That was quick.
Officially, the Iwate Big Bulls’ time without a head coach lasted, well, less than a day.
Dai Oketani, who led the Ryukyu Golden Kings to two bj-league championships in four seasons, is Iwate’s new bench boss, it was announced Sunday.
Shinji Tomiyama, who stepped in as sideline supervisor after Greek mentor Vlasios Vlaikidis’ resignation in January, did not receive a new contract, the Big Bulls revealed Saturday.
The Golden Kings, meanwhile, filled their coaching vacancy on Monday by selecting Koto Toyama, whose stint with the Miyazaki Shining Suns came to an end last week.
Toyama, 29, guided the Shining Suns to a 22-30 record in 2011-12, his second season in charge. Miyazaki was 13-37 in its inaugural season.
Before joining Miyazaki, Toyama had been a Hamamatsu Higashimikawa Phoenix assistant coach for two seasons, and served as a manager on fiery coach Kazuo Nakamura’s staff when the team played in the JBL and was still called the OSG Phoenix (2005-08).
One Eastern Conference coach thinks Toyama was a bold hire by the Golden Kings.
“(This) could be an inspired choice. Toyama has the potential to be an excellent coach,” he said.
Will Ryukyu be in a rebuilding mode next season?
The coach framed the team’s next chapter this way: “The questions are: Why break up the chemistry of a proven winner? (And) how will Jeff (Newton) and the rest of a championship team respond to the change?”
Phoenix guard Wayne Arnold, who has been with the club since 2009, thinks Toyama has potential for success with the Golden Kings.
“Koto is much like Kazu in his style of coaching,” Arnold said Monday evening. “I know he will help them continue to be a great defensive team as well as having them play with championship-caliber intensity. As far as personality, you never really know how personalities of the coach and players will translate.”
Iwate went 19-33 in its inaugural season. Vlaikidis was 7-19 at the helm, and Tomiyama guided the club to a 12-14 record, including five straight wins to close out the season, while general manger Motofumi Iguchi upgraded the roster.
Oketani, 34, becomes the third coach in league history to take over three teams. Sendai 89ers coach Bob Pierce, who previously guided the Akita Northern Happinets and Shiga Lakestars, was the first to take three franchises to the playoffs. Motofumi Aoki, who has guided the Shinshu Brave Warriors, Tokyo Apache and Takamatsu Five Arrows, is the other coach with three supervisory roles already since the league began in 2005.
On Monday, Aoki was appointed the expansion Tokyo Cinq Rêves’ first head coach, a move that was expected for months and first reported by The Japan Times.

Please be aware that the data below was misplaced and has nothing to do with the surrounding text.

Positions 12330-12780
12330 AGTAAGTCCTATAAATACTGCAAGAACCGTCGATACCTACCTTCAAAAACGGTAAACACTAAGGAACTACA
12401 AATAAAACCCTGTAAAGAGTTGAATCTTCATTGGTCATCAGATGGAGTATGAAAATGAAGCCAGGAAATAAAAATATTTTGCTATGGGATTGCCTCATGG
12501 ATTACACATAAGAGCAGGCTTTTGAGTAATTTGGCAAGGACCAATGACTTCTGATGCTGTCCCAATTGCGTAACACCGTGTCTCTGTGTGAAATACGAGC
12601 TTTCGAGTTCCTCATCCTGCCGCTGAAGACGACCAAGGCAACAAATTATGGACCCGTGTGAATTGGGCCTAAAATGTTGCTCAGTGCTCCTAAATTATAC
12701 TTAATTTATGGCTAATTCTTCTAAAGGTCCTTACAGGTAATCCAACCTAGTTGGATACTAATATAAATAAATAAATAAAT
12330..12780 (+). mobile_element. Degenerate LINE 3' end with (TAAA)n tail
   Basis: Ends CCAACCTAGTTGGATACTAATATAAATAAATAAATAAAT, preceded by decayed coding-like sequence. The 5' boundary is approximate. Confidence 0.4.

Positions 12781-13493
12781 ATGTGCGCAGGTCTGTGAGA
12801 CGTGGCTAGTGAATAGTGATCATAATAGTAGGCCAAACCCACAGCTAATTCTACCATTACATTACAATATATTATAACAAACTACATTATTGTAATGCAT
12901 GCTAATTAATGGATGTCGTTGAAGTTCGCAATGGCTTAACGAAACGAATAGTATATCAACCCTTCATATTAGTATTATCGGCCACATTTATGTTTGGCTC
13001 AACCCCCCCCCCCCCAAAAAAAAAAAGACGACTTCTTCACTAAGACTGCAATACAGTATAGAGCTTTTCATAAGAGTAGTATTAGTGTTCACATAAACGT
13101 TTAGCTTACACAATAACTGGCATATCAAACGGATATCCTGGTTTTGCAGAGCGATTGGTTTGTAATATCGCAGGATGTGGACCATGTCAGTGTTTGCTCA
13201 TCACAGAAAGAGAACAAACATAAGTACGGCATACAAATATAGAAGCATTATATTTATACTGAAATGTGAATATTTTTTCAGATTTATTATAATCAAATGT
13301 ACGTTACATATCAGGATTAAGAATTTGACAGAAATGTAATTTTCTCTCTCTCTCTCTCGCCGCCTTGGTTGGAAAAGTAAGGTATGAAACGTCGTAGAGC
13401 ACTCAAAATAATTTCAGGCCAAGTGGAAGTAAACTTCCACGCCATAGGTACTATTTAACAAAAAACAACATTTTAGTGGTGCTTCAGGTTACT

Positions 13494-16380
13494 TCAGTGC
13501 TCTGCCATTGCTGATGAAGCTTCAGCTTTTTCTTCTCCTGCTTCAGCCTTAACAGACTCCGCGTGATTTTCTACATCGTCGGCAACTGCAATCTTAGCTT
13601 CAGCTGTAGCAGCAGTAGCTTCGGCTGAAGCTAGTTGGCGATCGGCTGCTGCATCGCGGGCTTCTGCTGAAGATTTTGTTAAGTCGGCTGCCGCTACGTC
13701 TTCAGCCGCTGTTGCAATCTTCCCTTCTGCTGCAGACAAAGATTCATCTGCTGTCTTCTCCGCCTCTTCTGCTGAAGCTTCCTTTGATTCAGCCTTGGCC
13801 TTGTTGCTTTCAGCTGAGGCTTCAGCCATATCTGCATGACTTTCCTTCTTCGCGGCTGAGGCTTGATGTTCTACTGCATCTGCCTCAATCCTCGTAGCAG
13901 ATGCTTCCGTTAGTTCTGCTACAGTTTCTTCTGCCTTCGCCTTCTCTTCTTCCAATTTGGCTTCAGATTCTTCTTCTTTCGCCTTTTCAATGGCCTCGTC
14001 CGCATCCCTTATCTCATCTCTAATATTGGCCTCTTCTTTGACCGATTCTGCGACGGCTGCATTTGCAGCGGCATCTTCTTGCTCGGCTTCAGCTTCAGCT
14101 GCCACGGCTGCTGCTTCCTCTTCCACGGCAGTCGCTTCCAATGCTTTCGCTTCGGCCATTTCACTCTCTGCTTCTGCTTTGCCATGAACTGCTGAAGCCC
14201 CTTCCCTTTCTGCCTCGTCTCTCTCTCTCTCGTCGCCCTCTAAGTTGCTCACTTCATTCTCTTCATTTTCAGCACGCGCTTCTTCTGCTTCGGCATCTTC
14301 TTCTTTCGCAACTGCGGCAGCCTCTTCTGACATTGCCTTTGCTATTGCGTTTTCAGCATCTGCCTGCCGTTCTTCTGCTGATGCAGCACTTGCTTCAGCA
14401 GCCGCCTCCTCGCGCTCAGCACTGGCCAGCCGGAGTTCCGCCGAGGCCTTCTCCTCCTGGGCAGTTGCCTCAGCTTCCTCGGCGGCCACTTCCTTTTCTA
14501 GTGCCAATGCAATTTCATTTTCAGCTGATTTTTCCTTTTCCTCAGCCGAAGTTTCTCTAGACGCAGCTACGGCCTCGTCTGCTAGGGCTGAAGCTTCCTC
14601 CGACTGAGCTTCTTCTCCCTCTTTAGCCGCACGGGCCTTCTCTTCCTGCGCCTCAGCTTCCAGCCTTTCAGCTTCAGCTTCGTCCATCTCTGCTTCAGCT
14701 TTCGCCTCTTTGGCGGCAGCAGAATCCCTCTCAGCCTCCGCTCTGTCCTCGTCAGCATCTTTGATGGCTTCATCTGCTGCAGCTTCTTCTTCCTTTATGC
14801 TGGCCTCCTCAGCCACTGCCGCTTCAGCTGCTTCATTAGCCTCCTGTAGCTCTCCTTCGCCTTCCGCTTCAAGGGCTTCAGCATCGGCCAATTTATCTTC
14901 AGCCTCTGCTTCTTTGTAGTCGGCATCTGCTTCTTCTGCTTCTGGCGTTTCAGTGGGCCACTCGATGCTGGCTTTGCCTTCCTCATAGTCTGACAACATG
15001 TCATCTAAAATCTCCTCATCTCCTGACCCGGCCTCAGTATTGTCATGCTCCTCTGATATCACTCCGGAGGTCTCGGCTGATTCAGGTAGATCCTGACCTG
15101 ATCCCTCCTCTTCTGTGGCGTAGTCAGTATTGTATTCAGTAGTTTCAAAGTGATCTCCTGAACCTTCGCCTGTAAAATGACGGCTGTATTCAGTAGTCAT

Six-time All-Star guard Cohey Aoki, who played for the now-defunct Apache from 2005-11 before the franchise folded, is reportedly set to return to Tokyo to suit up for the new franchise, a league insider told The Japan Times on Monday. Aoki played for the Osaka Evessa last season.
After hiring Oketani, the Golden Kings went from a 10-win expansion club in 2007-08, the year before his arrival, to 41 wins and a championship in their second season. They’ve been title contenders every year since, reaching the Final Four four times, including three trips to the championship game. They were 147-59 in the regular season in Oketani’s steady tenure.
Oketani had been appointed the Oita HeatDevils’ head coach in January 2006 and stayed in that position until the end of the 2007-08 season.
The Big Bulls have offered Oketani a three-year contract, according to the Ryukyu Shimpo.
To one league insider, who has closely kept tabs on the Golden Kings since they entered the league, Oketani’s departure was not exactly stunning, considering what he described as an overbearing management style employed by Tatsuro Kimura, the team president/general manager.
“Oketani was extremely successful, but I have a feeling that Kimura-san was breathing down his neck,” the source said.
“Kimura-san is someone who wants the credit for everything. Yes, he put the team together but it’s the coaching staff that has to work and mold the team together.
“Kimura-san wants control and he meddles in affairs in indirect ways. He’s not necessarily a micromanager, but you know and feel his presence.
“Coach Oketani was with the team for four years; that’s honestly longer then I thought he would stay. He showed poise, patience and kept it together.”